What an interesting, somewhat sad.. sad.. post but oh, so honest, so genuine! I'm a believer, can't help it, any more than you can be true to YOUrself. I think, no, know, people are brainwashed into believing whichever faith. But, for so many, perhaps the more strongly willed - questioning and analysing facts and figures isn't bad - unexpected perhaps but also, courageous. Sometimes questions and answers help make a final decisio, even on your last day. You might feel one way now, but who knows.. For me the answer is for someone in your shoes to show you're still the same YOU, behave in a loving and respectful way and hope in time you'll be given the respect you deserve. It'll probably be more than hard - forms of confrontation about anything always are, but, tis worth a try and in the end, like it or not, is a way of 'turning the other cheek'!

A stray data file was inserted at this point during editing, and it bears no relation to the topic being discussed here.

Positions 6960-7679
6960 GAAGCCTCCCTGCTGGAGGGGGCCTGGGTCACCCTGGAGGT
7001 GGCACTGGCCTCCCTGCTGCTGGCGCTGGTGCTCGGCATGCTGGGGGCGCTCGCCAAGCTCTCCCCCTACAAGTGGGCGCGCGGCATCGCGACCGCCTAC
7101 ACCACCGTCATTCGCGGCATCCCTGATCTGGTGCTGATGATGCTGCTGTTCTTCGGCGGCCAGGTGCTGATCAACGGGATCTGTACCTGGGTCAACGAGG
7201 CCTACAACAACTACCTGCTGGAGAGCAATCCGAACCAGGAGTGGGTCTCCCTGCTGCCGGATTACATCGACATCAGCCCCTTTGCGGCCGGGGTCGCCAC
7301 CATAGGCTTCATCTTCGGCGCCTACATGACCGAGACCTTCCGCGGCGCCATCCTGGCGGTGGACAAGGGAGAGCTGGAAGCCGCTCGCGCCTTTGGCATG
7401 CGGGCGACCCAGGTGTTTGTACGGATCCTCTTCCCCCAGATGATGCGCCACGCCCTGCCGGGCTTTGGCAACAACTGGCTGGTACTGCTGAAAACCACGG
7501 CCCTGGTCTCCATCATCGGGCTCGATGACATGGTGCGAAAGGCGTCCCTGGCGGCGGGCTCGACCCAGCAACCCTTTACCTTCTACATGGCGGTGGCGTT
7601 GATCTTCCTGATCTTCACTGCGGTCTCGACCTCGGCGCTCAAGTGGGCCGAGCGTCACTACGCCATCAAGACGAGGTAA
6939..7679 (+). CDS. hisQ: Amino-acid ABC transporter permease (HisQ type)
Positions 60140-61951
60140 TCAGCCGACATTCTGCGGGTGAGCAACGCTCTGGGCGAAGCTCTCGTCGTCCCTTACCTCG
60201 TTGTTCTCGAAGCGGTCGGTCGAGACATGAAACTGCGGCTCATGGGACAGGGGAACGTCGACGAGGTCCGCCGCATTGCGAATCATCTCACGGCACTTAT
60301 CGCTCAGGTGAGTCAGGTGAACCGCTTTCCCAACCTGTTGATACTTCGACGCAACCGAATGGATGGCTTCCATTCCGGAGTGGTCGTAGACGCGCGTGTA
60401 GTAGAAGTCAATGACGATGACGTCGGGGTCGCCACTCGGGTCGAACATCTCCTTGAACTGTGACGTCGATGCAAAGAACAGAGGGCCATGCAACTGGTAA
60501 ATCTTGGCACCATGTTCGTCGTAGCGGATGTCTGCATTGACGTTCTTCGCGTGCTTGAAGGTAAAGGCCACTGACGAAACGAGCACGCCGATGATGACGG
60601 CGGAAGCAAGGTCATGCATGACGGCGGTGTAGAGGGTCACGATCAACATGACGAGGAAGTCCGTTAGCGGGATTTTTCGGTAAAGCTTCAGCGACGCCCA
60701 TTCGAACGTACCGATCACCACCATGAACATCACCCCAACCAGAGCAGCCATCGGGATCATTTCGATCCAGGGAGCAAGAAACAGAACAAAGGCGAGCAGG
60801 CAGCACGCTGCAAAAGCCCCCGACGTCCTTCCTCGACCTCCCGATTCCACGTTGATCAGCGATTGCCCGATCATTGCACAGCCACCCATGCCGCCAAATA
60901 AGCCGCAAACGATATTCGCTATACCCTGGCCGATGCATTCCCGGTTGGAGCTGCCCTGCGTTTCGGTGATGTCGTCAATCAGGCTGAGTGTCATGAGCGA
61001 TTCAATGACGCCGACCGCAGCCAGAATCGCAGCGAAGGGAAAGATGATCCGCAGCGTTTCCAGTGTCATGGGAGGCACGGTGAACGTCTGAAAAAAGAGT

Trouble is that so many people blare out their beliefs, whether of a faith or the opposite.. both sides need one distinct means of being: tolerance. No shouting and beating chests on one side or another. Acceptance with dignity wrapped in give and take - even if you bang your head on a wall now and again. This is a BRILLIANT post, both literally and in content.